Our Town: Sex makes us human

Our Town: Sex makes us human

The compelling presence and power of artificial intelligence produces a number of serious questions such as job loss and its addictive nature, but the primary question will be whether Artificial Intelligence represents the next step in evolution. That may sound like a stretch to anyone not keeping up with the information technology literature, but according to inventor Ray Kurzweil of MIT, AI will very soon outreach humans in all measures of  intelligence and is now self-learning at an unfathomable rate.

Last week’s “60 Mintues” featured BARD, the newest form of AI and BARD’s  instantaneous ability to write heart-felt, soul-wrenching poetry that had a hardened TV journalist in tears and in awe. And so if AI is to be the next step in evolution,  let us attempt to define what it means to be human while we are still in charge of things.

We can use Freudian psychology as a method of differentiating the human from the cyborg. You know Freud. He was the guy that kept talking about sex, sex,  sex.  Cigars, skyscrapers, and baseball bats represent penises. Pocketbooks, shoes and anything else slightly concave represent vaginas. Nothing but sex, sex, sex.

The reason that Freud is considered by many to be the greatest thinker of the last 200 years is because he was smart enough to see that human nature consists of having animal instincts like sex and aggression but as members of a civilization that calls for constant control of these baser instincts. Religion, laws and mores all  encourage us to control our animal nature.   Being part animal and part civilized human produces considerable  frustration, guilt and depression.

To give you an idea of the insistent power of sexuality let me discuss one of the great pieces of modern literature, Tolstoy’s “Anna Karenina.” I got a chance to see this Tolstoy ballet at the Kennedy Center in Washington two weeks ago and so I was inspired to read this classic in Russian literature. The book and the ballet are largely about the hazards of sexual infidelity, a subject that most adults are loathe to mention. Anna Karenina struggled with sexual fidelity, as did Tolstoy, Madame Bovary, Henry Miller and more.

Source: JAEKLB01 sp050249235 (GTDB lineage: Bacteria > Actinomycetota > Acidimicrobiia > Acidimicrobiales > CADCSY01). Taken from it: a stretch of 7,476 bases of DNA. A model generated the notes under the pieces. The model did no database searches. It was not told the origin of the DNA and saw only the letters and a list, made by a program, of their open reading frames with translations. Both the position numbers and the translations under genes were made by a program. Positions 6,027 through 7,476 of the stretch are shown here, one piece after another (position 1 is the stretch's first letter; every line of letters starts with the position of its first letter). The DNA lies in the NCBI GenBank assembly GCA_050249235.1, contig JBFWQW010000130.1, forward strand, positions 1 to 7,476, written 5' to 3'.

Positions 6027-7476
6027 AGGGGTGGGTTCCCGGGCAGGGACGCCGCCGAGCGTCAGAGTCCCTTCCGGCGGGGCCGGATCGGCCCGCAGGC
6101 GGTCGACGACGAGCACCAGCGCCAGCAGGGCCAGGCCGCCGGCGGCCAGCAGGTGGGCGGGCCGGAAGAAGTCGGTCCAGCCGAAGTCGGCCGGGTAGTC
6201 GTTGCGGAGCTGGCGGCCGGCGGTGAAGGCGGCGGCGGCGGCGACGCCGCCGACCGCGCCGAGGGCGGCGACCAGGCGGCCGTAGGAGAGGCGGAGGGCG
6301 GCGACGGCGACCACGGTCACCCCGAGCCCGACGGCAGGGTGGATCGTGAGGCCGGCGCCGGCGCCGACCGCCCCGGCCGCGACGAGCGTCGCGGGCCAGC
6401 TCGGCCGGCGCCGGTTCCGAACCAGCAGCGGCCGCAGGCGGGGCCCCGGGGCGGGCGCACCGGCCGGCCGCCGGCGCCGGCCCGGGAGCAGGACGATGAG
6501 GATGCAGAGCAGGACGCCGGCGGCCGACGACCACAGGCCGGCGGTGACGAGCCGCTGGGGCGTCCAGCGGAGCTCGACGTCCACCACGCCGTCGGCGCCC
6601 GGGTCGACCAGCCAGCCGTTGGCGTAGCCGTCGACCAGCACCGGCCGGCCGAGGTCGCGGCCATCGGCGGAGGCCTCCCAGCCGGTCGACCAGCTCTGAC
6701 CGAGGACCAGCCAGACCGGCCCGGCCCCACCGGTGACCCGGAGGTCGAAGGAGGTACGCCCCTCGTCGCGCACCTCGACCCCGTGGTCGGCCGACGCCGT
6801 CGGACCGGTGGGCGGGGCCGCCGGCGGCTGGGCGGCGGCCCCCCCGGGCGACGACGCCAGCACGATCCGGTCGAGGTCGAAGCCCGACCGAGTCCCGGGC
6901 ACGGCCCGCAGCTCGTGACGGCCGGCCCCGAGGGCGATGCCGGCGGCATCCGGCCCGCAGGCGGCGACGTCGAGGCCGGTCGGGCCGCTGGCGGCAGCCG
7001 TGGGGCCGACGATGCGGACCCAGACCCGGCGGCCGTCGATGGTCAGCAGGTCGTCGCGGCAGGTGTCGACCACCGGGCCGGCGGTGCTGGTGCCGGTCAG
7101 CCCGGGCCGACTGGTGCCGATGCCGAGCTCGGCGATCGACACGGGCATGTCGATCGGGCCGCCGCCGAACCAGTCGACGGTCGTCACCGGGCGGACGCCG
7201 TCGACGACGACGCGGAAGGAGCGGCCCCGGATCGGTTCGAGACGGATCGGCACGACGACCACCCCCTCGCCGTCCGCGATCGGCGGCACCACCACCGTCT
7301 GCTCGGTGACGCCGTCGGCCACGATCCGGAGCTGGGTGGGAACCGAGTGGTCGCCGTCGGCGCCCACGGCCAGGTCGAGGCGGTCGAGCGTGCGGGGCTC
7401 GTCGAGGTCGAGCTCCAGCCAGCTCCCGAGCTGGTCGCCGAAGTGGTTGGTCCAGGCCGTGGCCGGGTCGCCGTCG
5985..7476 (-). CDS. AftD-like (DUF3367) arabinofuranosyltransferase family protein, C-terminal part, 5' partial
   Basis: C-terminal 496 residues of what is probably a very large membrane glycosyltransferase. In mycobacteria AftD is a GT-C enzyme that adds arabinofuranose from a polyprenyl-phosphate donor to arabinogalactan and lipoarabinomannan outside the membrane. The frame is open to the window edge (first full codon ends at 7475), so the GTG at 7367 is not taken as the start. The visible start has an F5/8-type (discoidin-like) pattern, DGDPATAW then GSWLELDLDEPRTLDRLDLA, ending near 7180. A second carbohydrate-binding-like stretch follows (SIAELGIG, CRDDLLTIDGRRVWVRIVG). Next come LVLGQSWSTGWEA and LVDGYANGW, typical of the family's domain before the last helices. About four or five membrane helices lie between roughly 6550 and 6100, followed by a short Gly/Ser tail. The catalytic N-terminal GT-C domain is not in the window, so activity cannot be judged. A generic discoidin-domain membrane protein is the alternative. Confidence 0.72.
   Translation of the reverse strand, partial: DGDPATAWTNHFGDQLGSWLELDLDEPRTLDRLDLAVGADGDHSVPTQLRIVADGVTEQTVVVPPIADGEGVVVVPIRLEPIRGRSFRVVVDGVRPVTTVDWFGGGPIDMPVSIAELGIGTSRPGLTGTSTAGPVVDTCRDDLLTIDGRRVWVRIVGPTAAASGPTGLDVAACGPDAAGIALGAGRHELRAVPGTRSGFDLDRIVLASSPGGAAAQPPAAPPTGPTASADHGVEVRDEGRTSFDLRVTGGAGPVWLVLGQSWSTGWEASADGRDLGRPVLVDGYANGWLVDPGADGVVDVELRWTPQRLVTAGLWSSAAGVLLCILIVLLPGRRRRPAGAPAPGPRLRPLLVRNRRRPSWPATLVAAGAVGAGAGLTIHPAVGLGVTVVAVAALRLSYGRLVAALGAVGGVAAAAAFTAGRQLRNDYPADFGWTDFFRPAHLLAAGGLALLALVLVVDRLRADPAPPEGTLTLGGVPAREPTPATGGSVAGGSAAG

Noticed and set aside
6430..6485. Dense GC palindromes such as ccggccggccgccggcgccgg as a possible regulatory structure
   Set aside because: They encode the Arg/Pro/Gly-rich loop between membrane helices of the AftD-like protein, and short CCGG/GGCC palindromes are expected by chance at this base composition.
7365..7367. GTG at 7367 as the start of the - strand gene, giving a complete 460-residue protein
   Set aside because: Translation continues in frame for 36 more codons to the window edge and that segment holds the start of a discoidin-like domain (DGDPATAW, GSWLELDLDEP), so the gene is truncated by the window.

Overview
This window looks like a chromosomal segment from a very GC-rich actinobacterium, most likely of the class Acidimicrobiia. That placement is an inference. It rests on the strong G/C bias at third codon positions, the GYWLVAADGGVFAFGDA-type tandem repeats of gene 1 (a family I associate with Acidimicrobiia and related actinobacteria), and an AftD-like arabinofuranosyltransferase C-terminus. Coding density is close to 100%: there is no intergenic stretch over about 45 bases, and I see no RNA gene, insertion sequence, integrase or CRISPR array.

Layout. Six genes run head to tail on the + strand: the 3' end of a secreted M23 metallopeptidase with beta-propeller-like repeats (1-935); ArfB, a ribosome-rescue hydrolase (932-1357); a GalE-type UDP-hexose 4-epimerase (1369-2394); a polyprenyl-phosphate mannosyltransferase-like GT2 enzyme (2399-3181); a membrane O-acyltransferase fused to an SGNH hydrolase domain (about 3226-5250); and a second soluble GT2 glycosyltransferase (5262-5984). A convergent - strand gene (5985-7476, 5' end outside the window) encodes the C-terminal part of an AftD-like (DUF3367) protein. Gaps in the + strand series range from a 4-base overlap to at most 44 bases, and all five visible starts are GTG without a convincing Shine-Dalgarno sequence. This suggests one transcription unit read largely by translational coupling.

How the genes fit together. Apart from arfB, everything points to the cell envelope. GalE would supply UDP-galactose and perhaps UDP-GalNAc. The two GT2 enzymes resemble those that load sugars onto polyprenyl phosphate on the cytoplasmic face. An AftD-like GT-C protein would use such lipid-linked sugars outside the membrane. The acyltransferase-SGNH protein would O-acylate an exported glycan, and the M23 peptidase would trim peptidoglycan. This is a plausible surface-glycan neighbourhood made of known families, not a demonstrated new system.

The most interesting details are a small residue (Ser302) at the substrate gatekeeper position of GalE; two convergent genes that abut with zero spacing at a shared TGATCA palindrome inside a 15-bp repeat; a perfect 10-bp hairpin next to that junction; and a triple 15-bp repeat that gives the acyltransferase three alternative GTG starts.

It took the courage of a Freud to actually speak the truth and say sex matters and is something that humans think about, are obsessed with, struggle with and seek out day in, day out, throughout their lives.

Although sex is a powerful instinct that is tough to manage, it is the one thing that makes us human. AI, cyborgs, and robots, despite all of their present and future intellective powers to know all things, will never have the privilege nor the torment of knowing what it feels like to fall in love or to feel sexual pleasure. This sets us apart from them.

George Lucas was the filmmaker that gave us all of those “Star Wars” movies but perhaps his best film was his first, made in 1971, called “THX 1138.” It was about the future where drugs were administered to produce compliance and where love and sex were strictly prohibited. It appears that George Lucas was worried about our present-day dilemma with AI, 50 years before the rest of us.

In Tolstoy’s “Anna Karenina” all of the central characters suffer with sexual impulses, sexual infidelities and guilt and the book is so well loved because it speaks the truth. As Jesus Christ said, “The truth shall set you free.” The truth is that sex and love are primary human passions that offer us the heights of heaven and the depths of hell. This is our lot in life.

There may be some solace in knowing that although sex and love produce conflict and confusion, at least this sets us apart from cyborgs, replicants and robots that are made of wiring and metal.

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